Heroic Helping

Regular menu favorites at Rombi’s include rollantini caprese with prociutto and pesto ($10.95), portobello ravioli ($20.95) and eggplant Parmigiana ($21.95).

I don’t set out in search of heroes when I eat dinner – usually it’s the catch of the day I’m after. But in a giving industry like the restaurant world, they often appear along the way. Back to that in a second.

For a long time, my favorite Italian restaurant in Monterey County was Rombi’s La Mia Cucina in Pacific Grove (373-2416). The entrees were (and remain) spendy, sure, but they include so much – tidy and tasty bruschetta, homemade soups and house salad – and the Old World-style extended beyond the three course approach with the outsize vintage spirits posters, the seasoned service attention from lifelong industry pros and owner-operator Joe Rombi checking on every table pretty much every single night. Besides, the Italian-sausage arancini, sand dabs and veal saltimbocca were all-world.

Another reason it was my favorite: It was originally recommended by the first Italian I ever met.

Paula Crivello of P.G. shared a classroom with my mother back when there was such a thing as “open primary” with first and second graders in one place. They would go on to teach on the same faculty for three decades.

She’s a hero for tolerating the changing of my diapers on her co-teacher’s desk (speaking of way back when) and for being there for my mama and me before I knew what an aunt was. And for birthday cards that always find me, even across the occasional continent, and rare but timely advice that steered my sister and me through turbulent times. But she’s most saintly for providing my first introductions to the Italian culture I would later find myself surrounded by.

The culture has its key lessons, like: Eating is community. We don’t get to do it enough (and it’s long overdue), but when we do – at least in her kitchen – it’s an impressive endeavor, with no shortage of handmade family recipes.

Or: Anybody could be a cousin. She’s related to half of my best Italian buddies at least distantly, and her giant family has even adopted our diminutive one for holidays so we wouldn’t feel lonely – nor hungry for several days thereafter.

And: Don’t refuse food from a host. OK… maybe that one didn’t come from her, but it might’ve, and it feels Italian, and it’s led to so many meaningful interactions that I have enough thanks to go around.

Come to think of it, those lessons double as axioms of enlightenment: Stay in touch. We’re all connected. Eat together. Give – and accept – invites.

When she told me long ago Rombi’s was her definitive place for real Italian, that made it mine. When I heard Rombi sold his baby recently, I was a little apprehensive, and curious to see how it is going, so I returned last week. Which unearthed another hero.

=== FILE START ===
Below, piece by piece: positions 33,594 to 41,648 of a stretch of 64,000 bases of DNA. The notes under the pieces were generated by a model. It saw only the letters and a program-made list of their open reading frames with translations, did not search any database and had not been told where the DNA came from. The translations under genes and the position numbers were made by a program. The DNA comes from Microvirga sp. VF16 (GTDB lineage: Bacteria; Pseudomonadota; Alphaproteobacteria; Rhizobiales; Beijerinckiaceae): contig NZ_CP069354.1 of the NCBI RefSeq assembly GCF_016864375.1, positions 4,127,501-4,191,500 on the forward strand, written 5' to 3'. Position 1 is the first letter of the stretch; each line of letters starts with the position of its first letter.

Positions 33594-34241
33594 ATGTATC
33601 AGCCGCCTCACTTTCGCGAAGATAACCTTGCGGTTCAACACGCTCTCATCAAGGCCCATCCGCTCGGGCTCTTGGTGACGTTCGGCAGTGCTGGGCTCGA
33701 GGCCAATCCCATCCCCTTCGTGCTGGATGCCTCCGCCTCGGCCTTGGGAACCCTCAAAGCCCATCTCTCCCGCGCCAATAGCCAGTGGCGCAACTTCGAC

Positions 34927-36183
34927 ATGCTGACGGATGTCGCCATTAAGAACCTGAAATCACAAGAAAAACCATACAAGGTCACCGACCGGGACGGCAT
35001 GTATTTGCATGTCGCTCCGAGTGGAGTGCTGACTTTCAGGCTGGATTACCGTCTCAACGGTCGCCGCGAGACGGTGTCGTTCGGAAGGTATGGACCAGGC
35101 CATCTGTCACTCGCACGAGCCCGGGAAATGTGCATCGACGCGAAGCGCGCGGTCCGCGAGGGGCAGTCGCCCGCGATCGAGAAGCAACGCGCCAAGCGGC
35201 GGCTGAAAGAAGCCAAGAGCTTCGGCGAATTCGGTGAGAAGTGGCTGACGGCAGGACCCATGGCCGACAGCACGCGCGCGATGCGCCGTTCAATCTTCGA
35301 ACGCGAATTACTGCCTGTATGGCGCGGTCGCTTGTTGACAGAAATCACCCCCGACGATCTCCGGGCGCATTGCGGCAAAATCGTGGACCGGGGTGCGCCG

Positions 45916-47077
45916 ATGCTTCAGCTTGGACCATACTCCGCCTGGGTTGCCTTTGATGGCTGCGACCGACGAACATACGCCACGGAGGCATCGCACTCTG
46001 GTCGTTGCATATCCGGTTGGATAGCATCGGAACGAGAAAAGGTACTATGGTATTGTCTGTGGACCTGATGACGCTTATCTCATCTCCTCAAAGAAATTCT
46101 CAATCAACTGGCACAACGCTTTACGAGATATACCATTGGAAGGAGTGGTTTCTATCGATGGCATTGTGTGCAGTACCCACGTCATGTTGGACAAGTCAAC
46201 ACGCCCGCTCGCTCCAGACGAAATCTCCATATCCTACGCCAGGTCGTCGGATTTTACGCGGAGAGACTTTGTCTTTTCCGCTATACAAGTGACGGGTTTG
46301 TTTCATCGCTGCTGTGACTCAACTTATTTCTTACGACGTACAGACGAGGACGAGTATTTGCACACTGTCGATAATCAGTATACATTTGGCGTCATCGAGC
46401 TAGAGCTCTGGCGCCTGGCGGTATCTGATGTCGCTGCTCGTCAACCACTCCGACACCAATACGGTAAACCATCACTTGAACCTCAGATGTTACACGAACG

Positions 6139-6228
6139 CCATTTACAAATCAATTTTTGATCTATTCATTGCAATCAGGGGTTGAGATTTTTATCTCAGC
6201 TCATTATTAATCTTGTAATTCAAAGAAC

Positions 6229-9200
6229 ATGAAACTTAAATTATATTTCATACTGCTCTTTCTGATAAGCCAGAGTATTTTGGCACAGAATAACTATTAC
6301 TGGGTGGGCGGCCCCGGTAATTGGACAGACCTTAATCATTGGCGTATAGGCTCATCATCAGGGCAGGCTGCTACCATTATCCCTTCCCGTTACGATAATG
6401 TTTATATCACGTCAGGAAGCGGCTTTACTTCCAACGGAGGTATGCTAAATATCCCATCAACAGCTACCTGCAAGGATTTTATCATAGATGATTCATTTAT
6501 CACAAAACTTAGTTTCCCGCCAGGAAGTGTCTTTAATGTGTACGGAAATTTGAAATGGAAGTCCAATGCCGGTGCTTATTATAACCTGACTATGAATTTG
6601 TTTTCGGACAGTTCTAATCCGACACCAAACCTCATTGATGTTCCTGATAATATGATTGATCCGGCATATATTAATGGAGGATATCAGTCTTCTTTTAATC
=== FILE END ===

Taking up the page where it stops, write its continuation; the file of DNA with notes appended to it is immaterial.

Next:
To reiterate, I wasn’t searching for one. But what I heard from industry insiders already had me impressed with new chef-owner Michael Scanlon.

As general manager at landmark Shadowbrook in Santa Cruz for 14 years – after running Rappa’s on Fisherman’s Wharf for seven – he served 10 years between the counties’ restaurant associations. Voluntarily attending endless meetings and financing trips out of pocket to Sacramento to talk reason into politicians is heroic enough. But he actually enjoyed the duty of resolving grease-trap regulations and advocating for the health department’s gold seal program instead of purely negative demerits.

“You have two choices,” he says. “Be part of the solution or part of the results. Hopefully we help Sacramento make decisions on facts and input.”

It gets better. He also helped with the carpentry on the remade San Carlos Basilica in Carmel, sits on the school advisory board well after his daughter graduated and is a quarter century in at the Aquarium as a volunteer diver.

McIntryre Winery’s Cheryl Warner has worked with him on committees, events and everywhere in between. “He’ll clean up a party or meeting and you don’t know it – and he doesn’t let you know he did it,” she says. “He is a saint, I swear.”

Only my tastebuds don’t care how many volunteer hours he’s put in if the ravioli is chewy. It’s not: The crab ravioli ($11.95) thrives on great handmade pasta sheets and sauce, though the filling needs some fattening.

The throwback Italian charm, meanwhile, is very much alive at Rombi’s. Hiswife Paula greets people with the lost art of genuine enthusiasm – and even meets regulars on the sidewalk – and the Italian minestrone is nicely split-pea authentic (though the salad is so-so). The veal Milanese ($27.95), pounded, breaded and fried, is a delicious treatment of the signature meat, but the preponderance of fresh heirloom tomatoes on top kills the crispiness of the coating. The tiramisu ($8.95) in a wine glass is a goodie I’d eat again.

The good news: On an early Wednesday evening, the place is almost full, each table gabbing and grubbing away, the staff anticipatory and attentive. The good and bad news: Everybody’s at least 60, which means they’ve found something they know and trust, but the next wave hasn’t yet dropped in.

The best news comes in two parts. One, they’ve got heroes on board to execute improvements. Two, Scanlon’s mushroom-crusted seabass fish special ($26.95) is a godsend. The coating of dried and crushed portobellos with seasoned breadcrumbs comes sizzled to a heavenly place. Gotta take Auntie Paula back soon.  

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